UNICEF advocates for increased investment in water, sanitation and hygiene. Funds earmarked for climate action should also be used and climate resilience strengthened. “Investing in climate-resilient water, sanitation and hygiene services is not only a matter of protecting children’s health today, but also of ensuring a sustainable future for generations to come,” said UNICEF Program Director Wijesekera. Communities most vulnerable to the water crisis need to be prioritized in policies and aid programs, he said.

“Water is security”

“Climate crisis, species extinction and pollution crisis are the three ecological crises of our time. They threaten our natural livelihoods, especially water as a resource,” said German Environment Minister Steffi Lemke (Greens). At the same time, she said, sustainable water management is a central key to solving global crises.

Foreign Minister Annalena Baerbock (Greens) warned of impending wars over access to scarce water sources in many parts of the world. The climate crisis is exacerbating the situation day by day, she said. That is why it is important to distribute water fairly, even across national borders: “Water is not only life, water is security.”

Environmental organizations such as WWF say the water conference launched Wednesday is “overdue.” Nowhere is species extinction progressing more rapidly than in rivers and wetlands.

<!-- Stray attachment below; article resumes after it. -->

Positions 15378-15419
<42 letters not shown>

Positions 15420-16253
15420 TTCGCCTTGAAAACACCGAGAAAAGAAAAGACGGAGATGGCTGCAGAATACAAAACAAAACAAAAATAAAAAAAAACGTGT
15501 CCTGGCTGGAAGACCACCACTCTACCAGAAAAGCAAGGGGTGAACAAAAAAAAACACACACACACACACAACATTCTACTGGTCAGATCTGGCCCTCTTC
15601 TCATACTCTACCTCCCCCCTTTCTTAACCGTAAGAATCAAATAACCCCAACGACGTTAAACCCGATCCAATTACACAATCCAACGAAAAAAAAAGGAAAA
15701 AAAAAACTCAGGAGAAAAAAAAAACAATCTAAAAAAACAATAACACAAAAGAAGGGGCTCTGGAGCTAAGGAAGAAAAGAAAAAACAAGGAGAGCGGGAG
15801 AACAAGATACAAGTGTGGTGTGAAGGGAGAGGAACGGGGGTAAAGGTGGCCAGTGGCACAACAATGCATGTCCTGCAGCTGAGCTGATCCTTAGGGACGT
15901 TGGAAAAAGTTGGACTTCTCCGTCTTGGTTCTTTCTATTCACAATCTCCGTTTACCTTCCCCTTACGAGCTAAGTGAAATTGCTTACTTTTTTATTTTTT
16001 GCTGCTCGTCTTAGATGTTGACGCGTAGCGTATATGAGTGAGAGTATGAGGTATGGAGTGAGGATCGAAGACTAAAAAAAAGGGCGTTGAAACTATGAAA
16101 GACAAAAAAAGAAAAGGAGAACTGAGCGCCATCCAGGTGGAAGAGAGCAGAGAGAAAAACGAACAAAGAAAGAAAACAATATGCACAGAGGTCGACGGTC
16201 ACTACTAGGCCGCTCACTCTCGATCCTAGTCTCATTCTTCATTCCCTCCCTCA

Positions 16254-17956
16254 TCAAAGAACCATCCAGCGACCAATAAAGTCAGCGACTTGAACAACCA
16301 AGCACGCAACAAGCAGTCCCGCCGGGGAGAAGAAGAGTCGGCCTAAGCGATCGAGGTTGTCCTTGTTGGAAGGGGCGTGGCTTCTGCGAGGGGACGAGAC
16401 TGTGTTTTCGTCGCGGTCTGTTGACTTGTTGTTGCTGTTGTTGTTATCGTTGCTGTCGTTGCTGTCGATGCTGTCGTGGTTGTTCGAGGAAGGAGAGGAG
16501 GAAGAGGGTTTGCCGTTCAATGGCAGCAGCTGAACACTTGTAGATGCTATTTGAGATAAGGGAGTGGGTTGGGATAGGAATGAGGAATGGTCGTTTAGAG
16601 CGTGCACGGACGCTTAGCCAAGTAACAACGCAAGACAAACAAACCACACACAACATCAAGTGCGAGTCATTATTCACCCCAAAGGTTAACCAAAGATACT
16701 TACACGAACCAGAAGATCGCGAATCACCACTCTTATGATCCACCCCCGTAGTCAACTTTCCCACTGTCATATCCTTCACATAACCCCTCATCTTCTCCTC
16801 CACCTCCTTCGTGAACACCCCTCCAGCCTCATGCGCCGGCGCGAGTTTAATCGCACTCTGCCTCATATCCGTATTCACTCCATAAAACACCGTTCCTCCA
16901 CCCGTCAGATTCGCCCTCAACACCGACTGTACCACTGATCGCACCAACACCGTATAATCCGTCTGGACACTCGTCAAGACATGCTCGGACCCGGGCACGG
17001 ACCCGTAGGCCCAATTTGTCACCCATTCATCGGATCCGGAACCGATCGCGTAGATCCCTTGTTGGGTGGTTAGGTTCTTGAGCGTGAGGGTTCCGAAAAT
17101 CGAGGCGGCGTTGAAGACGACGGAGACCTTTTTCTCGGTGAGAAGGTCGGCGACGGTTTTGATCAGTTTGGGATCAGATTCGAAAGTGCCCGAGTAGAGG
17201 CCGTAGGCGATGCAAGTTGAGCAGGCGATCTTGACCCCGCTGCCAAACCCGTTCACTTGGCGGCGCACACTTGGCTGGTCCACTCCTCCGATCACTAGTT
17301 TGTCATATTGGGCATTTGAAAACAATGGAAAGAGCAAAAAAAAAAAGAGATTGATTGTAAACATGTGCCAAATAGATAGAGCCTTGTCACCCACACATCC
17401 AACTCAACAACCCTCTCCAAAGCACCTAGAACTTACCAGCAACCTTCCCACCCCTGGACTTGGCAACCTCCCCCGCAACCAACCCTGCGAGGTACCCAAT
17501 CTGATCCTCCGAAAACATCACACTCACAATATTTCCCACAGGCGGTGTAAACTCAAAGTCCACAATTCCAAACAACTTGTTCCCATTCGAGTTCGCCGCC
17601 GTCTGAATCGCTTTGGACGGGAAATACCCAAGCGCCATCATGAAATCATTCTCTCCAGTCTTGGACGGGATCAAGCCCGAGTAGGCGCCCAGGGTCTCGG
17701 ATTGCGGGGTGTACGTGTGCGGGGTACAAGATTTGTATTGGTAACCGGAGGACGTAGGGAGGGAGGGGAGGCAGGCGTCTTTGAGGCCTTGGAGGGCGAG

Only action paper planned

The UN Water Conference is taking place in New York until Friday. It is the first major UN meeting since 1977 to focus exclusively on water. It will take stock by Friday of the halfway point of the International Water Action Decade from 2018 to 2028.

A particular focus is on the extent to which internationally agreed goals, including the UN Sustainable Development Goal on access to clean water for all, can be achieved. Dozens of ministers and also some heads of state and government have announced their attendance at the kick-off.

Nevertheless, no major agreement will be negotiated at the conference. Only a non-binding action paper is to be voted on. (dpa / hcz)